International Trends in Sudden Infant Death Syndrome: Stabilization of Rates Requires Further Action

International Trends in Sudden Infant Death
Syndrome: Stabilization of Rates Requires Further
PEDIATRICS 2008;122( 3): 660-666
Fern R. Hauck, Kawai O. Tanabe.

There have been impressive reductions in SIDS deaths around the world. These declines seem to be real and attributable, in large measure, to risk-reduction activities, especially placing infants supine to sleep. However, rates have stabilized in the majority of countries, and in some countries they remain unacceptably high, which highlights the need for risk-reduction activities to be continued, especially in communities with the greatest burden of SIDS. In the United States in 2004, the National Infant Sleep Position Survey revealed that 12.9% of infants were placed prone for sleep. Using the pooled odds ratios from 7 case-control studies conducted in the post–Back to Sleep period for prone sleeping position (6.02), we estimate that 47% of the annual
SIDS deaths in the United States could be attributed to prone sleeping (Appendix).Using a more conservative estimate of an odds ratio of 2.5 (based on 2 studies in the United States), an estimated 27% of SIDS deaths could be attributed to placing infants prone to sleep (Appendix). Thus, working toward eliminating the use of this position has the potential to reduce the number of SIDS deaths in the United States significantly.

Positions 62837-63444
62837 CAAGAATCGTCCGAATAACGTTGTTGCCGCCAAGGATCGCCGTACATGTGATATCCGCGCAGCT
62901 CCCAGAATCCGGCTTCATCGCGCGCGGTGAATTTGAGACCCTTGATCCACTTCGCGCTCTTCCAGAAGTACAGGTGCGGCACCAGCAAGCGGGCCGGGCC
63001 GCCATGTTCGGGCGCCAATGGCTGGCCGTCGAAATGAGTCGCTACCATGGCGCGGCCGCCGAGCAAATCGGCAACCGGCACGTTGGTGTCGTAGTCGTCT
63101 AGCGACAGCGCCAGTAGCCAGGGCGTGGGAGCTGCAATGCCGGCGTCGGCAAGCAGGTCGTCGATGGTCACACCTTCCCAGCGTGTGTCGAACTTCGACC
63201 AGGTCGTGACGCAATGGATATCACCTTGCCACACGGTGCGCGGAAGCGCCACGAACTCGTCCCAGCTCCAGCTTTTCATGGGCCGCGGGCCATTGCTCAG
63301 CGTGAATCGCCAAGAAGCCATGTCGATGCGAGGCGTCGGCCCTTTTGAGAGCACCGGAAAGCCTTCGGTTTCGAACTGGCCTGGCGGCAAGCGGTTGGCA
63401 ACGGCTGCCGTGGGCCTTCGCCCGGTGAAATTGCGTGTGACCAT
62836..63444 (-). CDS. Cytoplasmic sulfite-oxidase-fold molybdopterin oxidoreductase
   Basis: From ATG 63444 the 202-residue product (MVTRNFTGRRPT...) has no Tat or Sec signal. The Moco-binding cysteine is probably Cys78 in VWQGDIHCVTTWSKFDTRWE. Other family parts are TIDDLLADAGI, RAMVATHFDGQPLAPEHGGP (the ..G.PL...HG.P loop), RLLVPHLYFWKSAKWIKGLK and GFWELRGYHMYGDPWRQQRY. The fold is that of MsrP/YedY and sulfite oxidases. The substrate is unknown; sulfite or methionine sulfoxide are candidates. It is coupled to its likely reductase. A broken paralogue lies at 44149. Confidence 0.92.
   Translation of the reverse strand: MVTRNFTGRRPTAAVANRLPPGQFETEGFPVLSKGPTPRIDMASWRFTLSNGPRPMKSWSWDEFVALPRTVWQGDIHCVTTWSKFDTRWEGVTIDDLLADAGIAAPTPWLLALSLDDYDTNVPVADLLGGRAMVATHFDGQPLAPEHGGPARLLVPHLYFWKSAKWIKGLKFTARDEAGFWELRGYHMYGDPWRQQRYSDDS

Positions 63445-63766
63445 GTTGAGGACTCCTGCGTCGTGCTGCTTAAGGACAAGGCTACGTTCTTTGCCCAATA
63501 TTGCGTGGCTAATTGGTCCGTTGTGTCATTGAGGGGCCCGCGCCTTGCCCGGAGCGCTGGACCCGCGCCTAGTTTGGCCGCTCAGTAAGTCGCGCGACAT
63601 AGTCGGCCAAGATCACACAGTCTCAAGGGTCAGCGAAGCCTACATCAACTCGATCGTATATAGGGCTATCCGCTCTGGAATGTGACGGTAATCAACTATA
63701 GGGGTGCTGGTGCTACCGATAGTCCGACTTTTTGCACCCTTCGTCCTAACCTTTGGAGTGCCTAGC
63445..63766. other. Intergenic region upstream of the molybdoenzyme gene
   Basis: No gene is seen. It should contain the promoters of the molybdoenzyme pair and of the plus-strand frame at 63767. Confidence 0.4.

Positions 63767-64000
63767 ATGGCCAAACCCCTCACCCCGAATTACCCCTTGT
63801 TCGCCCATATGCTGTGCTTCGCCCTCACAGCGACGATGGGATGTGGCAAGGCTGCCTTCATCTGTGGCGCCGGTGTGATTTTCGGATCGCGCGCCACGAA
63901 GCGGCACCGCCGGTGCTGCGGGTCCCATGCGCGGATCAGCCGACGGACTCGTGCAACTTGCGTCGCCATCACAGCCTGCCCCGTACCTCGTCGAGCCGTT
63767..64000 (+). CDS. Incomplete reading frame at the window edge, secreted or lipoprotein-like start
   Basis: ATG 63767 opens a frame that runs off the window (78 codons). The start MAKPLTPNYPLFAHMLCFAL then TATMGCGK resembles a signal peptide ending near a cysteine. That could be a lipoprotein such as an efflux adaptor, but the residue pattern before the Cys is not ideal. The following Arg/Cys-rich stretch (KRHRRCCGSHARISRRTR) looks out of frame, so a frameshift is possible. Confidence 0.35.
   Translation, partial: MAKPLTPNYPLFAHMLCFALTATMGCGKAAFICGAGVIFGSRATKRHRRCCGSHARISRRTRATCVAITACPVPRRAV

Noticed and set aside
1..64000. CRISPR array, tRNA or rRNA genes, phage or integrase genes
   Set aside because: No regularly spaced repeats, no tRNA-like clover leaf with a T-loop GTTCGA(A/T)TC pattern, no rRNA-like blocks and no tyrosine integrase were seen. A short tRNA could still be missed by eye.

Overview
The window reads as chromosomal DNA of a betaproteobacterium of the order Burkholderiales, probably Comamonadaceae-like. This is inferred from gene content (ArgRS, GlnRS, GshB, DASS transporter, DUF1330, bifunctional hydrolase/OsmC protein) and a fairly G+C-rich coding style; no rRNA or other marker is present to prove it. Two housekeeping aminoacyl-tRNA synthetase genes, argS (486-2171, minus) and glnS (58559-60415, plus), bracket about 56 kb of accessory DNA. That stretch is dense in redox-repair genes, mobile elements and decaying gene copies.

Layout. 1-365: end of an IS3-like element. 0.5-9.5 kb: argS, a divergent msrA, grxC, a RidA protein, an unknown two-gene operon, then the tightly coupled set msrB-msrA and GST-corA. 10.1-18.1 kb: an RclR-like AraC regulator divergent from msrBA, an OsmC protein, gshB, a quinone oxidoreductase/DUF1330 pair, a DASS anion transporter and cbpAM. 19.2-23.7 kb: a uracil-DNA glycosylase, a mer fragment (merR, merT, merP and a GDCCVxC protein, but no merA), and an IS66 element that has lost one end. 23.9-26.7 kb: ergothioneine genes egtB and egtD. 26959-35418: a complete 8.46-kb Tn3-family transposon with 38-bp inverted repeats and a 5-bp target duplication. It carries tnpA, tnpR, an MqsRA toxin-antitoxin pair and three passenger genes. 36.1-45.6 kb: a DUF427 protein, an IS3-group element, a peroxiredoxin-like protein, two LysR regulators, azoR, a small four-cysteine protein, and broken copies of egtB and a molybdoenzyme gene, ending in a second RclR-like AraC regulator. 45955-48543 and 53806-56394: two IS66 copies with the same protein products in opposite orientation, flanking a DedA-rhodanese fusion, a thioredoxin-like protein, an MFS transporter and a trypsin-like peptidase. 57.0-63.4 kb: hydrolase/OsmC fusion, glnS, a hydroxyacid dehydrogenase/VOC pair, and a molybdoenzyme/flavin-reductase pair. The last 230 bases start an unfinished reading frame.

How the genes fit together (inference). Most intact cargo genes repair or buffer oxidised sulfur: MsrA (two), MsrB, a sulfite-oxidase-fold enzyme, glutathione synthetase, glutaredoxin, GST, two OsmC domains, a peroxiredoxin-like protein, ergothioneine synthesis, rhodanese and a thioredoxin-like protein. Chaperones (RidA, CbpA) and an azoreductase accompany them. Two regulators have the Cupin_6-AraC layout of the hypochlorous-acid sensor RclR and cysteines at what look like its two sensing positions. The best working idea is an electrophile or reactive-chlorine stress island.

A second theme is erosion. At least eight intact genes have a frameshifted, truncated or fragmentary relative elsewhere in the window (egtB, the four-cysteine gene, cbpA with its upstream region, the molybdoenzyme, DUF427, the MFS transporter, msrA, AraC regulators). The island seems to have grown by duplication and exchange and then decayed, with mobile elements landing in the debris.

Differences in rates and trends are also influenced by diagnostic shifts that have occurred. Consequently, several classifications for SIDS and SUID have been proposed as a way to achieve greater accuracy and consistency in diagnosis within and across countries.
The Nordic countries have been successful in adopting standard criteria to diminish previously identified discrepancies in SIDS rates. It is essential that more widespread consensus on the definition and classification of sudden unexpected death in infancy be achieved so that national and international comparisons are more meaningful. Several initiatives in the United States are
underway to develop a standardized approach, including development by the Centers for Disease Control and Prevention of a national surveillance system for SUIDs that would collect data on modifiable risk factors for SIDS and SUID and on the conduct and quality of the death-scene investigation and autopsy; a standardized classification scheme for cause of death will also be developed In addition, legislation is being considered that would fund this and other related activities, including training for those who investigate infant deaths and certify cause of death.